10 of 11 people found the following review helpful
3 mediocre episodes, 3 good, 1 excellent,
This review is from: Dramarama: Spooky - The Complete Series [ITV] [Network] [DVD] (DVD)This series has been compared to an earlier Thames production, Shadows, which had aired from 1975 to 1978. 5 years had passed since then so you might expect a very different world, but it's alarming how similar Spooky is to its predecessor. It's still shot on tube cameras and the actors are still RP. There are differences: bluescreening has improved, camera work is slightly slicker, editing is better, titles look much cleaner, and the electronic music is clearly digital. But crucially, it still feels like the 70s, as if you're watching the last of that era of television.
The storytelling is also slightly more grown-up than in Shadows. Shadows had its great episodes (The Waiting Room etc.) but its worst episodes were generally so because of an excess of childishness. In Spooky, there's a new layer of "knowingness"; you sense the writers are playing with the medium in a way that never occurred to the Shadows writers. Not that this makes the stories any better - indeed, given time this postmodern knowingness did serious damage to TV drama, especially children's, which eventually became totally sarcastic and trivial. At their best, Shadows and Spooky have a kind of seriousness, a willingness to trust children, that was soon to be lost and will likely never be recovered. We're all too clever nowadays!
Now a few notes on each episode...
War Games With Caroline
This is a competently written and directed episode that, sadly, just doesn't have much going for it. The story is thin and predictable. Would perhaps have been better as a 10-minute piece. Nice sets, adequate performances, special effects for their own sake.
The Exorcism of Amy
A badly written and bizarrely made episode which, in the end, doesn't even make sense. It is knowingly surreal without ever justifying it. Feels like a trick that went wrong.
The Danny Roberts Show
The first "good" episode, in that it clearly doesn't want to be considered "just a kid's show". It actually feels like an adult programme with the swearing cut out. You get three engaging characters (or 4 if you count the disembodied voice), a convincing situation, a satisfying denouement, and substance. The story sees a shallow and disingenuous man getting thoroughly cut down to size. What's interesting is the way that it's done, and who does it. A good little drama.
The Ghostly Earl
A trivial episode with garish sets, rescued by good characters and endearing performances all round.
In a Dark, Dark Box...
A well-written and well-directed episode let down by a story which isn't interesting or complex enough for the 25-minute runtime. The endless repeating of "dark, dark" gets a little, well, repetitive and one feels short-changed. Fantastic atmosphere throughout and a lovely performance from Sheila Burrell. Could and should have been a great episode.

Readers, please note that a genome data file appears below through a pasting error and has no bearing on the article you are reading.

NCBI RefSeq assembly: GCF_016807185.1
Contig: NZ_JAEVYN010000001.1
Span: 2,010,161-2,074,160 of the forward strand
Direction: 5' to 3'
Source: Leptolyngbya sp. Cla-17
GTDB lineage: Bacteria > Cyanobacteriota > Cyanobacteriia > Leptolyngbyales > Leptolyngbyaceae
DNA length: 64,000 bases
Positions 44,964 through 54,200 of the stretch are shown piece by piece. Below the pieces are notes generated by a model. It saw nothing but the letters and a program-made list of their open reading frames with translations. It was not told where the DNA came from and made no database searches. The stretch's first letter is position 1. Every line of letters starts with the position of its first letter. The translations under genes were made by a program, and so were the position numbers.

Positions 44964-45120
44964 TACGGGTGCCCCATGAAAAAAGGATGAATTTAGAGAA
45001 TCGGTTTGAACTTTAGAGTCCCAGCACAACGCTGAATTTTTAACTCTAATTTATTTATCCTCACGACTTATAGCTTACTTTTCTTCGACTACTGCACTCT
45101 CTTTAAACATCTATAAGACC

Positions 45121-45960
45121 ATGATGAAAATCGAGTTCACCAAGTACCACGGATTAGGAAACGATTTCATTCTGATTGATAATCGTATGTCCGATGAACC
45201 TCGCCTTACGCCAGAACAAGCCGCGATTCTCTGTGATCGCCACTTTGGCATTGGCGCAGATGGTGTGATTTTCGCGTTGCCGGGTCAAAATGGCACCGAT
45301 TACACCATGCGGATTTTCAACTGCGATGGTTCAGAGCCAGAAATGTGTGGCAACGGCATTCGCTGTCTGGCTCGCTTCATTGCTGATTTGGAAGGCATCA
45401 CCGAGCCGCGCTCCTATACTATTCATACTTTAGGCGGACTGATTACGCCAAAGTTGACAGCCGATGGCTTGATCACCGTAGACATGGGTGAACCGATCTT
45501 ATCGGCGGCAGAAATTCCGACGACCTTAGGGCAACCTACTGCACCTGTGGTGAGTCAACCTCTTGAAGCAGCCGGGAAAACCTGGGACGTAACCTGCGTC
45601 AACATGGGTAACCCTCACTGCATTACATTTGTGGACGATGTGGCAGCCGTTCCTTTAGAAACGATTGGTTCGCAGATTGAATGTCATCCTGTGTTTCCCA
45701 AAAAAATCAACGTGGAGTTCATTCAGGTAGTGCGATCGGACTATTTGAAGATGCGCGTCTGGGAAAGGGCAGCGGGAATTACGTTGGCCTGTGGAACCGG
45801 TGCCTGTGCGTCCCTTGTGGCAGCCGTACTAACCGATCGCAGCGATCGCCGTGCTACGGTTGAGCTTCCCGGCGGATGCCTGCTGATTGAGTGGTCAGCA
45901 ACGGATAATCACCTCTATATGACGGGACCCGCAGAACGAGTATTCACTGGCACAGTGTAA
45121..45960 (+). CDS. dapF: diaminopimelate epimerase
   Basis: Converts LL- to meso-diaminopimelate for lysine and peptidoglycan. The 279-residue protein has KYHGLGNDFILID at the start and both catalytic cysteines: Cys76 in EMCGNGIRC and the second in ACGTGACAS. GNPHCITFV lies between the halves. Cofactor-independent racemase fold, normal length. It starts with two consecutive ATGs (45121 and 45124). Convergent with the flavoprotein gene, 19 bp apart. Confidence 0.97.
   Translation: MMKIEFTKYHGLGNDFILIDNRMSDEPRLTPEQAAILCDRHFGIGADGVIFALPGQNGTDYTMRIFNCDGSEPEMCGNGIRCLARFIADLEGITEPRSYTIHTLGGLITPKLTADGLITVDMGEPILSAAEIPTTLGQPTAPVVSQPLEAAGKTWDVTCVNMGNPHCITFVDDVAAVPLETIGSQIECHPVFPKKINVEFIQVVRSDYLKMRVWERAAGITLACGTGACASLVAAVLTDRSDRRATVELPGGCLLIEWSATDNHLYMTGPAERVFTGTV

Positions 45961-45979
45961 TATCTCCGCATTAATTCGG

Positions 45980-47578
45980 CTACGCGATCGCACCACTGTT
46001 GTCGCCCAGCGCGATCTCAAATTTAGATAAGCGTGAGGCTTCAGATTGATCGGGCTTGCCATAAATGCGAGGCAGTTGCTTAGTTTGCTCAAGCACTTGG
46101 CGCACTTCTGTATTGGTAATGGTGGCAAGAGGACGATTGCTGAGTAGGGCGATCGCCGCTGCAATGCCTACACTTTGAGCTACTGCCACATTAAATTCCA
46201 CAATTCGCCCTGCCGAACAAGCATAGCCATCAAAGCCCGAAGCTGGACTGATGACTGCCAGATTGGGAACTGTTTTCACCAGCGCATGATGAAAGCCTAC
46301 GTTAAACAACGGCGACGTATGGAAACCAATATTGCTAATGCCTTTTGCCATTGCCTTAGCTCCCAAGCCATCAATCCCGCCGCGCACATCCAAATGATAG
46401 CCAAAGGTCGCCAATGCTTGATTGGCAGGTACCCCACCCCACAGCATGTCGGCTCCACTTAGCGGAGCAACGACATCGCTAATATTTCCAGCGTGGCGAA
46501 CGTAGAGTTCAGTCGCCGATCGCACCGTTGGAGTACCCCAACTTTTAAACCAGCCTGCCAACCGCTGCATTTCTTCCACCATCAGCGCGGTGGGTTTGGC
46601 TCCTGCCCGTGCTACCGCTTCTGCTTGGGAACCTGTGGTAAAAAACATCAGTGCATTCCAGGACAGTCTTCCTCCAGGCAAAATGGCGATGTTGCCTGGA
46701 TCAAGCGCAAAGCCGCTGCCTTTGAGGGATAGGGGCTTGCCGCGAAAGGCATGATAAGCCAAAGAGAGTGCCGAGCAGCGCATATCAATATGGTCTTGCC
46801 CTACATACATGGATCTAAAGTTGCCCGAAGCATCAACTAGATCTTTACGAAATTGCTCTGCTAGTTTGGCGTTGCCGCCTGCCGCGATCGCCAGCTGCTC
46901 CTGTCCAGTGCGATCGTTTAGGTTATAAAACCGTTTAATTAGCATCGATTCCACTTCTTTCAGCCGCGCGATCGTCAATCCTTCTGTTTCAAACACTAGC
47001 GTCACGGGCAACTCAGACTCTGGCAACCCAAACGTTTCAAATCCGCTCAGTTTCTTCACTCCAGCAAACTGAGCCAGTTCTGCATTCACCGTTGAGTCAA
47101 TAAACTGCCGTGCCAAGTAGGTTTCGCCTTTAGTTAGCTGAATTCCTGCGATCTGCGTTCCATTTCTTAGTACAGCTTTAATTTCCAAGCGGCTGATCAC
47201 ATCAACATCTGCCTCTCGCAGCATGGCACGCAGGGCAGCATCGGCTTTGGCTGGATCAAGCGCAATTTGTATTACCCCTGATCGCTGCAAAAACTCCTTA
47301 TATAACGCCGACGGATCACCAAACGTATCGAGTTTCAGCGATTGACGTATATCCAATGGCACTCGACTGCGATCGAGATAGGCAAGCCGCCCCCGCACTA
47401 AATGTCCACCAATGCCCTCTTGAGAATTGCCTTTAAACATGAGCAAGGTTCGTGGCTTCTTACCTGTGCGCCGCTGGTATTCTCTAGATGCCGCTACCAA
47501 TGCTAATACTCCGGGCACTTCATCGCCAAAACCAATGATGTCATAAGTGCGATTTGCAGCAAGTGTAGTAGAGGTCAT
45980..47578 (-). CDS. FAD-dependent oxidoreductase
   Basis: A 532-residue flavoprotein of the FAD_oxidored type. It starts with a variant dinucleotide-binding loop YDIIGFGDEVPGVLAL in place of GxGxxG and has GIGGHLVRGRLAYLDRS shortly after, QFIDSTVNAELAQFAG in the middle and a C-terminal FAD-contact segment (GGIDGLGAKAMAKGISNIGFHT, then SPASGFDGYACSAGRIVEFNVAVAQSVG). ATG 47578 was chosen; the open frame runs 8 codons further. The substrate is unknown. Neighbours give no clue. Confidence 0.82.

The Restless Ghost
Atmospheric sets and a promising idea are wasted in the execution. The first problem is indecision about tone; the story starts off whimsical then tries to be scary but the segue doesn't work. The second problem is terrible exposition; deep dark secrets are revealed by characters apparently eager to get the story over and done with. A real misfire.
Better than the rest put together, this episode was written by Alan Garner and the arrival of a writer with purpose really shows. There are stylistic echoes of Garner's earlier TV work, The Owl Service, but the clumsiness of that series is completely absent and instead we have a well-crafted episode of depth and intense atmosphere. Garner squeezes a story almost as complex as The Owl Service into a 25 minute slot, which is an incredible feat. The story is told with two actors and one set: an essay in economy. Manages to be as scary as a good adult drama, and as interesting as a good children's drama. This episode is really a great achievement and TV writers and producers could learn a lot from it.
Sometimes the first series of a programme is a test-bed, and the second series is when it really finds its feet. I think this would have been the case with Spooky. In particular, subsequent episodes would surely have learned from the example of The Keeper. Who knows, we may have got some fantastic stories. As it is, what we have is a curious and enjoyable set of episodes. Most fall short of their potential but I dare say their intended audience, children, wouldn't be as fussy as me.
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Showing 1-2 of 2 posts in this discussion
Initial post: 5 Jan 2013 19:34:46 GMT
Dog in a Flat Cap says:
Useful review but, for the record, I remember 'The Exorcism of Amy' when it was broadcast and it frightened the living bejeezus out of me, and I have never forgotten it! It might not stand up to a second viewing - I don't know as I haven't bought the set yet - but that particular episode was a stand-out moment in my childhood...!!!!
In reply to an earlier post on 5 Jan 2013 20:20:20 GMT
Colin D. Robertson says:
Well, sometimes these things disappoint and sometimes they live up to the memory. I'd be interested to hear how you feel about it after you watch it again.
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